Kossuth County Advance from Algona, Iowa on March 3, 1966 · Page 13
Get access to this page with a Free Trial

Kossuth County Advance from Algona, Iowa · Page 13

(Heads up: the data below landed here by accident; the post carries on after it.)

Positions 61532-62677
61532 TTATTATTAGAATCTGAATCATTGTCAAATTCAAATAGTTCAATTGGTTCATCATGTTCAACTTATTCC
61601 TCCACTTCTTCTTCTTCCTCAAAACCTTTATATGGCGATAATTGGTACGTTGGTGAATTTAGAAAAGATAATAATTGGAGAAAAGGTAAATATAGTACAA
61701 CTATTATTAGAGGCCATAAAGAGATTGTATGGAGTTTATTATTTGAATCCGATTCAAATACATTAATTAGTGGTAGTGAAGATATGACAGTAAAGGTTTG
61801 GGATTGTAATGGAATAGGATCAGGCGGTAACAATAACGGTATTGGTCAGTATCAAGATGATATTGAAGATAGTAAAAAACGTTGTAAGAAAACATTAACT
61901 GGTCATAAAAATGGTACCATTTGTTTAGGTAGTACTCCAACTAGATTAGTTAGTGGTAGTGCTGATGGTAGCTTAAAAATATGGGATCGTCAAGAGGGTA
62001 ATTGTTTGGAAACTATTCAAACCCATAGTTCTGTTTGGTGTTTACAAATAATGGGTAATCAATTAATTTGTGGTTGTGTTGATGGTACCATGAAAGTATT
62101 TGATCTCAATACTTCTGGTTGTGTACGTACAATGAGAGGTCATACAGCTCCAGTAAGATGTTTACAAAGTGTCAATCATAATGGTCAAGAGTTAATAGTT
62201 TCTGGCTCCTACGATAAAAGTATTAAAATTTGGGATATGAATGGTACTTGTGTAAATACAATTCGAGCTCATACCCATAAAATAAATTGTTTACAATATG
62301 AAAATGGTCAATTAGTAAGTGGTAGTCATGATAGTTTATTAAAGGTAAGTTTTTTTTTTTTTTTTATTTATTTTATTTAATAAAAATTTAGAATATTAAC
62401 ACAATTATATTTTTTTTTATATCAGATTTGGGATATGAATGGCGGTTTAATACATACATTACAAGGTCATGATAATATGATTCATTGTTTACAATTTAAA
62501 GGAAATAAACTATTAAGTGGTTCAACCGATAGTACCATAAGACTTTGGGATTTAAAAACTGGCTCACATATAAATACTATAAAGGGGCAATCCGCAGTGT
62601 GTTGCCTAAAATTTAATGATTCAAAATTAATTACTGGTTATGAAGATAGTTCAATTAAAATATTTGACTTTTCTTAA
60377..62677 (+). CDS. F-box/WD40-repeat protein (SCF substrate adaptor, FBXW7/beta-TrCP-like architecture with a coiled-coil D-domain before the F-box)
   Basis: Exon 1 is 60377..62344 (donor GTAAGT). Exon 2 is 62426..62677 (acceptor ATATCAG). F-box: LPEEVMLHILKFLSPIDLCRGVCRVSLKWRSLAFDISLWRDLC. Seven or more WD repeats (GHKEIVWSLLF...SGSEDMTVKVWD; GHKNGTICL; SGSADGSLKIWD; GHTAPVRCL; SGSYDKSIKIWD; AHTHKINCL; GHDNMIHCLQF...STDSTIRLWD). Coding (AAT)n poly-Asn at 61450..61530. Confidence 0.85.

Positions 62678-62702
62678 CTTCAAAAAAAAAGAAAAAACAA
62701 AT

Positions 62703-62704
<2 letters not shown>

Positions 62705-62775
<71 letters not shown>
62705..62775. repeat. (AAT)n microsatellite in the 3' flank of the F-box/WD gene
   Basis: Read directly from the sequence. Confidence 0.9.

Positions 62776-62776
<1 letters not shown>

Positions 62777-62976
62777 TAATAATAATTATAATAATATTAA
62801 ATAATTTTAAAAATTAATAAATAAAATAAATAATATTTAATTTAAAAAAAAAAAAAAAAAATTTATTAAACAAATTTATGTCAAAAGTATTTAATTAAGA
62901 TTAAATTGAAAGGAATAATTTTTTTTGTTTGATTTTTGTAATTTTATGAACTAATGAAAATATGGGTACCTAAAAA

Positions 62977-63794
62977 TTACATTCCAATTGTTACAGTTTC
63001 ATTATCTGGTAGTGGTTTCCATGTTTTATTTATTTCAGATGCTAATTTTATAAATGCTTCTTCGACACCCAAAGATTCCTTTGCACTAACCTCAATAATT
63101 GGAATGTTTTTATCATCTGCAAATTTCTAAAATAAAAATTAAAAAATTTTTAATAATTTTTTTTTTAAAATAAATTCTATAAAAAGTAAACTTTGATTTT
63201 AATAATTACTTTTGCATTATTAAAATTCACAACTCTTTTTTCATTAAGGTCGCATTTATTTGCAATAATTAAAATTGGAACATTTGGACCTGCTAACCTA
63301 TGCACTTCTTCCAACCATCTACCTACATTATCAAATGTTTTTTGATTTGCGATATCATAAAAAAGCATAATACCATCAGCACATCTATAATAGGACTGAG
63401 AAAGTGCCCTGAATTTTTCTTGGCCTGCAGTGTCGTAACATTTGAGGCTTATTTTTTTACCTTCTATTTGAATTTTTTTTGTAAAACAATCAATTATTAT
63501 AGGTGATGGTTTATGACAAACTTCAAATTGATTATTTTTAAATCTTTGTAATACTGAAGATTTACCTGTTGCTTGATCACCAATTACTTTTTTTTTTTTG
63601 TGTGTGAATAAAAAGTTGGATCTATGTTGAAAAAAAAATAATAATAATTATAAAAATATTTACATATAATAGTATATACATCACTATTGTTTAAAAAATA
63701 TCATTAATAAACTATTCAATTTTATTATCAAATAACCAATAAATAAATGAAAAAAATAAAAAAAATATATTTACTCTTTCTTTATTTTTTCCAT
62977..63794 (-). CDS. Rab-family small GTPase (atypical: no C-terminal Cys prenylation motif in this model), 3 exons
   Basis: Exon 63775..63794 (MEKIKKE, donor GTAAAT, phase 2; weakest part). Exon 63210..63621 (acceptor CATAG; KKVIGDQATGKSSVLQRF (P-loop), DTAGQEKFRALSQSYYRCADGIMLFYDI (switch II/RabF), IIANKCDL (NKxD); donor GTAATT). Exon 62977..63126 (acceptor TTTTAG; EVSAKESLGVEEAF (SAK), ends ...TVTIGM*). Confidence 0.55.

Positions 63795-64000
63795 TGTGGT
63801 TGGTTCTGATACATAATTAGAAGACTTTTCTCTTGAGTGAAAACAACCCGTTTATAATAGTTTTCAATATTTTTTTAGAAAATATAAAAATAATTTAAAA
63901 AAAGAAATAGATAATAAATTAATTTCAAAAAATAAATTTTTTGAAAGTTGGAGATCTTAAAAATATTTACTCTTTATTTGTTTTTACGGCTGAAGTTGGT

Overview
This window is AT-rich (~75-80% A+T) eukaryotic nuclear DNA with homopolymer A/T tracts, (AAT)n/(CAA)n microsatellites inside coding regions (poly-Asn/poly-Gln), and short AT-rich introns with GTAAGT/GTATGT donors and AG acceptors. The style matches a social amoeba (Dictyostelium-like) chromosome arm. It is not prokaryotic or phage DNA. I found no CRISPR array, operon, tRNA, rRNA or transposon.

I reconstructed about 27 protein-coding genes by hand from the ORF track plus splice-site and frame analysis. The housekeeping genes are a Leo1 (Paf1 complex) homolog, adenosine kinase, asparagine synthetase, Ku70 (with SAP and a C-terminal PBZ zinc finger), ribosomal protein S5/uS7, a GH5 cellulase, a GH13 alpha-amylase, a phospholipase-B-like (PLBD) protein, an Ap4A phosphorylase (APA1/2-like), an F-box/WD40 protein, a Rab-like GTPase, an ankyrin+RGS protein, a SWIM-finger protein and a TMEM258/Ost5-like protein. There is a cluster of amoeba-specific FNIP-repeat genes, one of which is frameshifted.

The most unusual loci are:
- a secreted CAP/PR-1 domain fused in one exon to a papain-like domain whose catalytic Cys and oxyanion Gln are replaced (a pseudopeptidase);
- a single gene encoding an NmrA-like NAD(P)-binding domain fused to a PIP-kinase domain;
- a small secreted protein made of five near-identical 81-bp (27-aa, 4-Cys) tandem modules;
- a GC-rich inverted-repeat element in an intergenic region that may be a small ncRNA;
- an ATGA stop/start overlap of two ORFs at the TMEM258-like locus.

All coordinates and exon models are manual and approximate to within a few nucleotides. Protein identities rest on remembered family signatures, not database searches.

Algona, Iowa
Issue Date:
Thursday, March 3, 1966
Page 13
Start Free Trial